Putting up a trampoline in your backyard is almost a sure bet to entertain your kids for hours – getting them out of the house into the fresh air and providing them great exercise to boot. In fact, trampolines are so enjoyable that soon neighbor kids or friends may want to join in the fun – and this is where the insurance problem lies.
As children of different sizes (and even some adults) compete to see who can jump the highest or pull off the coolest trick, injuries frequently occur. When that injury happens to someone outside your family, it will often lead to a claim under your Homeowners Liability coverage. After all, it is your trampoline and therefore your responsibility to supervise its use, making you financially responsible for whatever goes wrong.
Livestrong.com reports that trampolines cause over 100,000 injuries in the US each year. Of these injuries, at least ten percent affect the head and neck. While many injuries may be just minor bruises, some end up being very serious such as broken bones, blunt trauma and even paralysis, reports spineuniverse.com. The American Academy of Pediatrics considers the risk so serious as to recommend that trampolines never be purchased for home use and advises parents to never allow their children to play on someone else’s trampoline.
Because of how frequently people do get hurt on trampolines, many insurance companies consider trampolines to be an added level of risk that they would prefer to avoid. However, there is a lot of differences in how different Homeowners carriers treat trampolines.
Some carriers either forbid them entirely as a condition of coverage or else add stringent requirements in an effort to reduce the risk. For example, one carrier we represent requires a six-foot fence around it with a self-locking gate. (This is to attempt to avoid neighbor kids from using the trampoline when you aren’t home to supervise.) Other carriers may ask for photos to document that additional safety precautions are in place (see my list further down in this post).
Some insurance companies will ask you to sign an exclusion form if you have a trampoline. If you sign this, your policy won’t pay for any injuries that occur on the trampoline. Keep in mind that if there were a serious trampoline injury not covered by your insurance, you could be on the hook personally for the lawsuit – both defense costs as well as the dollar value of any eventual settlement or verdict. One carrier we represent limits trampoline liability coverage on all of its policies to $10,000 – which would not be nearly enough financial protection in many situations.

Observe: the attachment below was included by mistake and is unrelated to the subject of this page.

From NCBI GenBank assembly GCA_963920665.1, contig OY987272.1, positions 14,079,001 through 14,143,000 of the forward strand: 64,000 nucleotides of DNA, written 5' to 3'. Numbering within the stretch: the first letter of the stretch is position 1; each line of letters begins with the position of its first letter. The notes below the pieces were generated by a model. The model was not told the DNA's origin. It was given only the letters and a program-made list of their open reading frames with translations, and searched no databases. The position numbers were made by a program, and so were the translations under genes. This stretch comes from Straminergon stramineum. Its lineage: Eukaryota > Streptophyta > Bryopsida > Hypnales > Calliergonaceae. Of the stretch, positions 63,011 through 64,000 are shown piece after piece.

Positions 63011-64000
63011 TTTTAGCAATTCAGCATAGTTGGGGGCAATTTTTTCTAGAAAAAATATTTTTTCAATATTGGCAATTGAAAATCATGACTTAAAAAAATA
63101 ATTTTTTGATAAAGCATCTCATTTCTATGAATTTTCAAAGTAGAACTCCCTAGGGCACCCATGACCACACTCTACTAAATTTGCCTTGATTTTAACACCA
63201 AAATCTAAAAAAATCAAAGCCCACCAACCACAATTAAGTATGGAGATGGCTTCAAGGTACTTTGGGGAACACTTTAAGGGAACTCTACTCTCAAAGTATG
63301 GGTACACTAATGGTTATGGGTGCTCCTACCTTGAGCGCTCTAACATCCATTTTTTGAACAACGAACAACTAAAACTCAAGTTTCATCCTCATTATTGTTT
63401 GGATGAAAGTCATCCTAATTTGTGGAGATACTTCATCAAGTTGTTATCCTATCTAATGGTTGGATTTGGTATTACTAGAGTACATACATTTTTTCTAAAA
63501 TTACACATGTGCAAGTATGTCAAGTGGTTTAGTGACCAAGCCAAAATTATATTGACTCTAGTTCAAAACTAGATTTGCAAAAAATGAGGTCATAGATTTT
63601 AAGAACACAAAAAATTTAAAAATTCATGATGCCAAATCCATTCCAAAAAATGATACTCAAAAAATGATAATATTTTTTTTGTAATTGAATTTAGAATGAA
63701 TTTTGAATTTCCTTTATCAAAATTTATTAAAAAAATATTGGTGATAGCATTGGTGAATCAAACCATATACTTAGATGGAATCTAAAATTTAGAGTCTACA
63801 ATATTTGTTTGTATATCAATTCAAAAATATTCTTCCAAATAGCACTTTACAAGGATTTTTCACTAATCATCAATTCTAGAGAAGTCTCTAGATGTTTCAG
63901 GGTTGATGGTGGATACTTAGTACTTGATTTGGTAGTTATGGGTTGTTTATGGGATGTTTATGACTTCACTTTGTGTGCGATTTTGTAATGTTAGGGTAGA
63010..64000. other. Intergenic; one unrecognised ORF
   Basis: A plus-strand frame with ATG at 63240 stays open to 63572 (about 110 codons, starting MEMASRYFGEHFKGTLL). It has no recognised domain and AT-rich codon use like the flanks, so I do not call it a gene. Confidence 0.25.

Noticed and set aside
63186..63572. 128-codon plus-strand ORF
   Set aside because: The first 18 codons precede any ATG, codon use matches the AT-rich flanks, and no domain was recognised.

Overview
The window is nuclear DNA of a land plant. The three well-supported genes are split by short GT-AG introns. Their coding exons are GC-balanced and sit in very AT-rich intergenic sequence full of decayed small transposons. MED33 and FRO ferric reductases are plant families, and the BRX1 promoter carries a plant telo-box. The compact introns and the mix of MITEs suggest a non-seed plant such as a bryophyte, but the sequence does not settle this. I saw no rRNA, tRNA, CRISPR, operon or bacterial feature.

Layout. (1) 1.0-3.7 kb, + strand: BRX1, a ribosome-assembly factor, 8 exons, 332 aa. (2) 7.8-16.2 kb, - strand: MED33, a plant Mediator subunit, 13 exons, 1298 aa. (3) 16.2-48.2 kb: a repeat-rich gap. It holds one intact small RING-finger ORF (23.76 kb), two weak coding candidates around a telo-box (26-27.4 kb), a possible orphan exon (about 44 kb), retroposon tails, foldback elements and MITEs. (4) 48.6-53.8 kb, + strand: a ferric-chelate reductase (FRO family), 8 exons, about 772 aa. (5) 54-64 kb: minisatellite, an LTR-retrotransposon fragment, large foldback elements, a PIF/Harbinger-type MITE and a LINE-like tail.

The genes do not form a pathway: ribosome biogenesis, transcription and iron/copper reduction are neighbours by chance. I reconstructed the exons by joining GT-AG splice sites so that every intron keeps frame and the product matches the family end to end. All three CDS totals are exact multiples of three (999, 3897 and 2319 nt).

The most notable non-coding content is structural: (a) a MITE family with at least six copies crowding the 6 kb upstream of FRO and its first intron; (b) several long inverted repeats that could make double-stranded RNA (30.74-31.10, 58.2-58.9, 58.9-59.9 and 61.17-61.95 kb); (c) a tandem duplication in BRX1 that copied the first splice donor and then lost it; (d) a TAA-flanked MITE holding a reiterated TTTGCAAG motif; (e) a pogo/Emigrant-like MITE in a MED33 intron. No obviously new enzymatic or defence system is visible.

Another carrier we represent deals with the added risk by raising your rates around $40 a year if you own a trampoline.
However, not all carriers try to address trampolines, probably figuring that they aren’t going to be able to keep track of who has one and who doesn’t at any given time. Two Homeowners companies we represent don’t ask about trampolines and don’t take any action if they find out that you have one.
So, will adding a trampoline affect your insurance? It largely depends on what insurance company you are currently with and what their trampoline guidelines currently are. One thing to note is that even if you find that a trampoline is not a concern to your current carrier, it’s always possible that they could revise their rules later or you could desire to switch insurance companies and be limited to fewer options to choose from because of your trampoline.
If you are considering buying a trampoline for your children, it is a good idea to first contact your insurance agent or carrier and find out if this will create any issues for your current Homeowners insurance. If you do go ahead with the purchase, many experts strongly suggest installing:
Further, if you are in a neighborhood with other children present, we strongly encourage you to think how you are going to avoid other kids using the trampoline when you aren’t there to supervise. Such use is simply an accident waiting to happen – one which you will likely be responsible for. While we rarely see people in our area build fences around their trampoline, a sufficient fence might be your only option to detour unintended use.
Once the trampoline is installed with all safety enhancements in place, it’s a good idea to review recommended safety precautions to further reduce the likelihood that someone will get hurt. Here are links to suggestions by Nationwide Insurance, spineuniverse.com and trampoline.com.
No matter how safe you try to make it, owning a trampoline increases your risk of someone getting injured on your property – and it could be someone you love. So it’s a good idea to think it through carefully before making the decision to buy one.
About the Author
Agent Ken Cobb
Ken is the owner and principal agent at Pine Country Insurance. Active in the insurance industry since 2000,Ken uses his years of personal insurance knowledge and experience to assist clients in customizing insurance coverage to fit their needs. Ken considers himself a "farmer" rather than a "hunter"; rather than focusing on writing a lot of new policies as quickly as possible, he works on cultivating long term relationships based on trust with his clients. When writing new policies and meeting for annual reviews, Ken spends time with his clients explaining and helping them understand their insurance, and he is also pleased to share his knowledge with his blogging audience as well.
Ken Cobb is owner of Pine Country Insurance and has been active in the insurance industry for over 15 years. Meet Ken.
Coverage descriptions found in this blog are summaries provided for general educational purposes and cannot fully detail the terms, conditions, limitations or exclusions of a specific insurance policy. Please read your policy carefully.